''Elect me as mayor, and I will clean this city up like you wouldn't believe.'' That was the attitude Rob Ford put forth just a couple of years ago, running to take over Canada's biggest economic center.

Like a true used car salesman, his first order of business was to eliminate bike lanes, and his second was to get as drunk as possible in as many public events as possible, a political Chris Farley if you will, without the visible and audible threat of ending up living in that van down by the river, yet you could tell just by looking at him that that was exactly where he was headed, probably in the near future.


Then came rumours about drug use - and not just marijuana, no: straight-up crack. And there could even be video footage... a video people have already died for.

After denying it - and the existence of the tape - for the better part of 2013, Ford has now admitted to having smoked crack, but he did so with his usual sense of grandeur:
"Yes I have smoked crack cocaine. But I am not an addict," he said in a stunning admission. "Have I tried it? Probably in one of my drunken stupors," he said, adding that he may have smoked it approximately one year ago.
Oh yeah - one of his drunken stupors. Makes sense. What else did he do in his (frequent) drunken stupors, kill a hooker? Waste taxpayers' money? Eat tons of donuts?

As if hearing that the police had found the video - and another one, rumoured to be a sex tape with an alleged minor - recovered from a erased hard drive (that's right, kids, hitting 'delete' is not a guarantee) wasn't enough, the mayor's boat is leaking from everywhere, and reports are coming out that he and his team hired a crack team (sorry) of hackers to erase the recording from online storage spaces.

Didn't work.

Now, I know it's never over until the fat lady sings, but I'm guessing that's merely one or two drunken stupors away from happening...

Monday, November 4, 2013

Thief-In-Chief

The more things change...

Ladies and gentlemen, the new mayor of Montréal, Denis Coderre, whose team incorporated all the leftovers from the previous deposed administration, on the grounds of corruption. They all jumped on his bandwagon because no one else would take their soiled asses, and who better to forgive (and help hide) than a man who was once associated with his own corrupt political party, on the federal (national) level...

Oh, the company we keep. Birds of a feather flock together - as do the tainted and easily corrupted.

Worse still, Michel Bissonnet received 72% of the vote to remain as burrough mayor of St-Leonard, despite his name being mentioned in thousands of court documents and hearings as part of a vast web of corruption, most notably in the construction industry but also illegal campaign financing.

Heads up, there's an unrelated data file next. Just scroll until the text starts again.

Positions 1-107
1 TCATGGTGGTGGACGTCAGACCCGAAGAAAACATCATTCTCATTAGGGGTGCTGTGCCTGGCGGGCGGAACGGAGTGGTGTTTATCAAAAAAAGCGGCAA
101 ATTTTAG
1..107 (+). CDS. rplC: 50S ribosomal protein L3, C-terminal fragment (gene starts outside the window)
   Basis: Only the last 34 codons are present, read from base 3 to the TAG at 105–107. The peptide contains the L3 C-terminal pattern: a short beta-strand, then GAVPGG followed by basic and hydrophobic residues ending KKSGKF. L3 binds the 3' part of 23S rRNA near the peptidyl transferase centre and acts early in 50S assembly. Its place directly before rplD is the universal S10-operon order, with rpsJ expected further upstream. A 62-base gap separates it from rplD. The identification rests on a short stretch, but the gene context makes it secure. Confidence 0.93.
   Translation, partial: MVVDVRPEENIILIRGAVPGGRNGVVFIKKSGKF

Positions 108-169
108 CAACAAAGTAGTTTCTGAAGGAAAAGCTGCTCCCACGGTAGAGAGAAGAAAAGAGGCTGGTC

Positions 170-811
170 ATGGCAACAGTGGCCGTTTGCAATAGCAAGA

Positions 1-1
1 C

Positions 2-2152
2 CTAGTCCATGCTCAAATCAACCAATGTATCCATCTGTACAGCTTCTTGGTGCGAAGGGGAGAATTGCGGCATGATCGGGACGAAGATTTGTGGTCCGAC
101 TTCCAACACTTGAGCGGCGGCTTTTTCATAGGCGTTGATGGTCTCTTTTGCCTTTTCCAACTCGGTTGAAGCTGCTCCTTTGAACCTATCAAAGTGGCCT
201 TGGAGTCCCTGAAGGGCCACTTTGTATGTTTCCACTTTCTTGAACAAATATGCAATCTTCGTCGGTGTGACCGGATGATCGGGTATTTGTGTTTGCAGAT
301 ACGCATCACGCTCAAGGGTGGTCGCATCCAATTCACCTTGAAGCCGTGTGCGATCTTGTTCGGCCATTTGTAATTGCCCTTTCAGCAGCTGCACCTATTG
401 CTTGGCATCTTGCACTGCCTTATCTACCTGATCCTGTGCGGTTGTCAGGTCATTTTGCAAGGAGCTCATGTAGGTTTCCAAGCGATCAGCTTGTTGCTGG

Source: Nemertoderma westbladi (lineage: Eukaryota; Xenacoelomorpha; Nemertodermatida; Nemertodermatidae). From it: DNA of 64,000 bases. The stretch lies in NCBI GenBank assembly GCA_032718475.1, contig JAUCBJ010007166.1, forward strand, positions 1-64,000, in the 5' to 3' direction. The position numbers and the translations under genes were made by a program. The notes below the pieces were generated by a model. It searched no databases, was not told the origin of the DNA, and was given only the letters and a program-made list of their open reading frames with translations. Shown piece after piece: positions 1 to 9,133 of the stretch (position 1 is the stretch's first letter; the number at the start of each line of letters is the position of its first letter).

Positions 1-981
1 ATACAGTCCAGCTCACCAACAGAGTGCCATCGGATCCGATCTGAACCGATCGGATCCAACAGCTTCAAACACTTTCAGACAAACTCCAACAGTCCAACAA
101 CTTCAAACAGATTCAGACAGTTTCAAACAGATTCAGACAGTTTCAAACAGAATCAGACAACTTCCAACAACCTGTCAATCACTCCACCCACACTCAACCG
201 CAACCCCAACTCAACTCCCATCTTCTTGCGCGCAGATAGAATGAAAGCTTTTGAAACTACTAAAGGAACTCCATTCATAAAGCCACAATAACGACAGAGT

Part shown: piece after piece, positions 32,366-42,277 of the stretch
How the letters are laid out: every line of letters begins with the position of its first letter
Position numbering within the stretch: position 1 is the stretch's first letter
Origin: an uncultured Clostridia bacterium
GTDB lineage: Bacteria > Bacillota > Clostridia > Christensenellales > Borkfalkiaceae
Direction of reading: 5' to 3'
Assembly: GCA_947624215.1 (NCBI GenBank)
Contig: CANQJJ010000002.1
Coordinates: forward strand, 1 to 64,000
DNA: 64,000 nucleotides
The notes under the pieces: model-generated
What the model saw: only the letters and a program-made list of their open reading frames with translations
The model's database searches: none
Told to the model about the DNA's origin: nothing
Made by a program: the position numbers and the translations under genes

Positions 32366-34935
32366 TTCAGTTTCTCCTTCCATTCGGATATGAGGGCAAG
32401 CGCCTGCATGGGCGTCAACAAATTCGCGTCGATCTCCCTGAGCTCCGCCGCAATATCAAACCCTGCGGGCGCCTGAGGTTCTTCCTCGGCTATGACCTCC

And look at Coderre's wink-and-smile, he knows the fix is in and has been from the start:


Kind of makes you wish you could have voted for Peter Griffin instead...


Of course, everyone knew it was going to happen, and two-thirds of the city are almost happy that Coderre won with ''merely'' 32% of the vote, when polls were giving him a larger lead, perhaps even a majority. And that's why I almost made the following song my Video Of The Week yesterday (it's Catatonia's I Am The Mob):



And there is even more defeat in defeat: Luc Ferrandez was re-elected as burrough mayor for the Plateau - with a higher percentage than the first time around - which means the War On Noise (i.e. making downtown Montréal into a quiet suburb-like environment for condo dwellers while shutting down music venues and art galleries and fucking with every other remaining businesses' permit statuses in the heart of the city's cultural center) is still on.

Humans really are stupid creatures.

At least it'll be entertaining. With the Party that gave us 3 deposed mayors in less than 6 months still in power, office pools have already started about how high-up the first arrest will go, and what type of corruption it'll entail (electoral fraud, City contract assignment, over-charging for services to take a higher commission fee, no-bid contract at double the street price, etc). Kinda makes you wish all your mayor was doing wrong was smoking crack.

Sunday, November 3, 2013

Video Of The Week: Cults